Q: I recently flew to New Zealand and back. I purchased a travel-insurance policy through AXA Assistance USA.
On my return flight from Christchurch, New Zealand, to San Diego via Auckland and Los Angeles, the Jetstar Airways flight took off more than an hour late because of operational problems. I missed the flight from Auckland to Los Angeles and my final connection to San Diego.
I called the AXA assistance number from Auckland, and a representative told me that the airline would either reimburse me $200 per day for expenses while waiting for another American Airlines flight or pay up to $1,000 if I purchased another ticket.
I paid $1,357 for a flight, which resulted in my arriving in San Diego more than 13 hours later than my original flights. I filed a claim and was denied. I’ve filed an appeal, but haven’t heard anything yet. Can you help me get the promised reimbursement? – John Schwegel, Wayzata, Minnesota
A: When a travel-insurance company representative says you’re covered, you should be covered. AXA should have reimbursed you for your expenses as promised. You should only have needed to file a claim, nothing more.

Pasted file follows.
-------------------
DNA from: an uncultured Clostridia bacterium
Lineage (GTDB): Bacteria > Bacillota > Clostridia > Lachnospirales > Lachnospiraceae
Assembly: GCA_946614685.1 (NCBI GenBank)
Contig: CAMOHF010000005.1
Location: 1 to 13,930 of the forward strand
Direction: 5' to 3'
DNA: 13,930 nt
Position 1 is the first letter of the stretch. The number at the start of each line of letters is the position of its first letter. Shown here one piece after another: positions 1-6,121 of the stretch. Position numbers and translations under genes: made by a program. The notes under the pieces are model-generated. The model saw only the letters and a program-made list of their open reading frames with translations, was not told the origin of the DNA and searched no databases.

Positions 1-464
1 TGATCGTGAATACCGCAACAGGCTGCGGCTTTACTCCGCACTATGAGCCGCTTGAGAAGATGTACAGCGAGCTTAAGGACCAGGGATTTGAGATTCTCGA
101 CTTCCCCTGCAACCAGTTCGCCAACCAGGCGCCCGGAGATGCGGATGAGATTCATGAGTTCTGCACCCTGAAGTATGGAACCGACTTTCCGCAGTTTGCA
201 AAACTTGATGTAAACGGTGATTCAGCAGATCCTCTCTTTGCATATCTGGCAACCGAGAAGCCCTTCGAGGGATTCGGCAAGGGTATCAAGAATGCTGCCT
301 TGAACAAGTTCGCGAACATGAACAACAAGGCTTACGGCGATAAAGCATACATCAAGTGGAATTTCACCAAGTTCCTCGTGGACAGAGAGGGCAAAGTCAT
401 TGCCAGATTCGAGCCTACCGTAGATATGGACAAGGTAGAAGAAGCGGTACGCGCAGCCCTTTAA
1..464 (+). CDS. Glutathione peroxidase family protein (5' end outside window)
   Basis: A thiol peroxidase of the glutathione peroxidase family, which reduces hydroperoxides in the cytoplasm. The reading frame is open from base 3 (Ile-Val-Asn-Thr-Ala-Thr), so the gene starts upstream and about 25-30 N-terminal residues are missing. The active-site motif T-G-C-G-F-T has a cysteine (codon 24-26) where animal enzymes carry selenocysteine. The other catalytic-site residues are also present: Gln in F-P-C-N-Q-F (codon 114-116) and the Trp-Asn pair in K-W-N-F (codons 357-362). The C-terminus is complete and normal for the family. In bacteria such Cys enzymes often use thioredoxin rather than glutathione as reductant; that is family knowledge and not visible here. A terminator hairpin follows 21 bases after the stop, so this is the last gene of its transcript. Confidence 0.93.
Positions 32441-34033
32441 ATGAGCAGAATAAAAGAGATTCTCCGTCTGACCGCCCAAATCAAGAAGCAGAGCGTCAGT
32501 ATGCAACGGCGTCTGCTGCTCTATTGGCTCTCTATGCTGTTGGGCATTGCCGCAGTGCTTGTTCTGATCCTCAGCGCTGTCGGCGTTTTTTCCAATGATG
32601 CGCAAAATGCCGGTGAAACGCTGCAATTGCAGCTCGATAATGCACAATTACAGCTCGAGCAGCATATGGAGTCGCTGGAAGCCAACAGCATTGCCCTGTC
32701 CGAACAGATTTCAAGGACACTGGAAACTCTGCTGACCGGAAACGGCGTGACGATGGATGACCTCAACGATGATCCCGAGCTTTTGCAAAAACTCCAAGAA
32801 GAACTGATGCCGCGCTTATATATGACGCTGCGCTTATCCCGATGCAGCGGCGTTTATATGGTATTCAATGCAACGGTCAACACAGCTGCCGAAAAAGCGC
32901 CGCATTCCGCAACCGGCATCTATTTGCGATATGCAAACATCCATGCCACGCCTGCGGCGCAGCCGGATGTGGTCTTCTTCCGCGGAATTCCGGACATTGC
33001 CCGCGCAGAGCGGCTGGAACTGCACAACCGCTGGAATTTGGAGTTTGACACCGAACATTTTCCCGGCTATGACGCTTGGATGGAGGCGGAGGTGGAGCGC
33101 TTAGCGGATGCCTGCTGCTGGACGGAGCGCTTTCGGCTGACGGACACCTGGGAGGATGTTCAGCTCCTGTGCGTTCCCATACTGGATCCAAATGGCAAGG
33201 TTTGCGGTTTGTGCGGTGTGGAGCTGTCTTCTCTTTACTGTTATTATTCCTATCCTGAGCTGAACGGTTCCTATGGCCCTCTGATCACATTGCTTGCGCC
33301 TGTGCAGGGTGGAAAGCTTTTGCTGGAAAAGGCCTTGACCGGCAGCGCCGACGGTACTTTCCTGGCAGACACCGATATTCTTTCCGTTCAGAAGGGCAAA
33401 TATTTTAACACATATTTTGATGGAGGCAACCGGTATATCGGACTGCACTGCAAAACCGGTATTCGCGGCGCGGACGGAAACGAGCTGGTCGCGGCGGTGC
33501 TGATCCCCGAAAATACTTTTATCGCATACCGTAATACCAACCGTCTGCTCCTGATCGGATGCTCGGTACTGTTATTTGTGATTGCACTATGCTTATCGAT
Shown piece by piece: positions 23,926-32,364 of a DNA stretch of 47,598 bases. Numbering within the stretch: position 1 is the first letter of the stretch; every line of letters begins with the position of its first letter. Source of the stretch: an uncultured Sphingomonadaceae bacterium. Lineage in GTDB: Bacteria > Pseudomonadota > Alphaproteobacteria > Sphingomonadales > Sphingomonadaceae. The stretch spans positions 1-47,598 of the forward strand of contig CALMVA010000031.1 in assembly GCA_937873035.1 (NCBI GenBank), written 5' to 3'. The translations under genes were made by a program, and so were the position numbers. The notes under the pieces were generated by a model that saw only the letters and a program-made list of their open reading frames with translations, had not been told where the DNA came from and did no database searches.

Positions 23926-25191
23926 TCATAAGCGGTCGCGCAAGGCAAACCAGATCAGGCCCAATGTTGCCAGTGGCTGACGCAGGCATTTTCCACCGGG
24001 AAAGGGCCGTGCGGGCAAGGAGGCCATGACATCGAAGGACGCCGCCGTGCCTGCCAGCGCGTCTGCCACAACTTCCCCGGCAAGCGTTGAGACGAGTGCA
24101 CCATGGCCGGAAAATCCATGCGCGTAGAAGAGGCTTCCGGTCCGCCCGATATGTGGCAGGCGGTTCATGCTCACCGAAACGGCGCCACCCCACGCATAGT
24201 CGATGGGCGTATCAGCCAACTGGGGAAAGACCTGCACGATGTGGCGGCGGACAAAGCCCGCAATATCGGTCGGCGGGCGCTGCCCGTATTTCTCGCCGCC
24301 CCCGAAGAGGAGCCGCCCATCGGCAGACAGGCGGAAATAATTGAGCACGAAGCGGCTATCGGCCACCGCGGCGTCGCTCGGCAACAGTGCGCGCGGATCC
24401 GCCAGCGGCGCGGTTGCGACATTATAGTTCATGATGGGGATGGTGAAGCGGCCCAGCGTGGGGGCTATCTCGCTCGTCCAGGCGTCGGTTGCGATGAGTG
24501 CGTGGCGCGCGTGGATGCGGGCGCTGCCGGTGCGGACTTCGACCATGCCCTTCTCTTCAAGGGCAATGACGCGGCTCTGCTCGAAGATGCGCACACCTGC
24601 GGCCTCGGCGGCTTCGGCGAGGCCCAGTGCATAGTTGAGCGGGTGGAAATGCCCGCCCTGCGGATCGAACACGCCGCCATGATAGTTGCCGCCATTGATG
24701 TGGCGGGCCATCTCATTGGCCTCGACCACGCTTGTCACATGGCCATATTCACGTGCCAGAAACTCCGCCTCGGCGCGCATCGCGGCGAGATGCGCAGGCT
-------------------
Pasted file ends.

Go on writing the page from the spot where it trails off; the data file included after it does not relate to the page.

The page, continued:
Your first claim was turned down because the company required at least a 12-hour delay. AXA’s records suggested – incorrectly, it turns out – that you were delayed less than half a day.
This looks like a simple misunderstanding. In fact, you were held up 13 hours, according to your records. Even if AXA is correct, and it measures a “delay” differently, it still would be wrong. That’s because one of its representatives had already told you to buy a replacement ticket, essentially agreeing to cover your costs.
I know some of you reading this will say that the written rules of a policy supersede the words of any employee. But I disagree. I think if an AXA representative tells you that you’re covered, you should be covered.
I contacted AXA on your behalf. It reviewed your file and decided to honor your claim. AXA paid you the $1,000 policy limit.
Christopher Elliott is the ombudsman for National Geographic Traveler magazine and the author of “How to Be the World’s Smartest Traveler.” You can read more travel tips on his blog, elliott.org, or email him at email@example.com.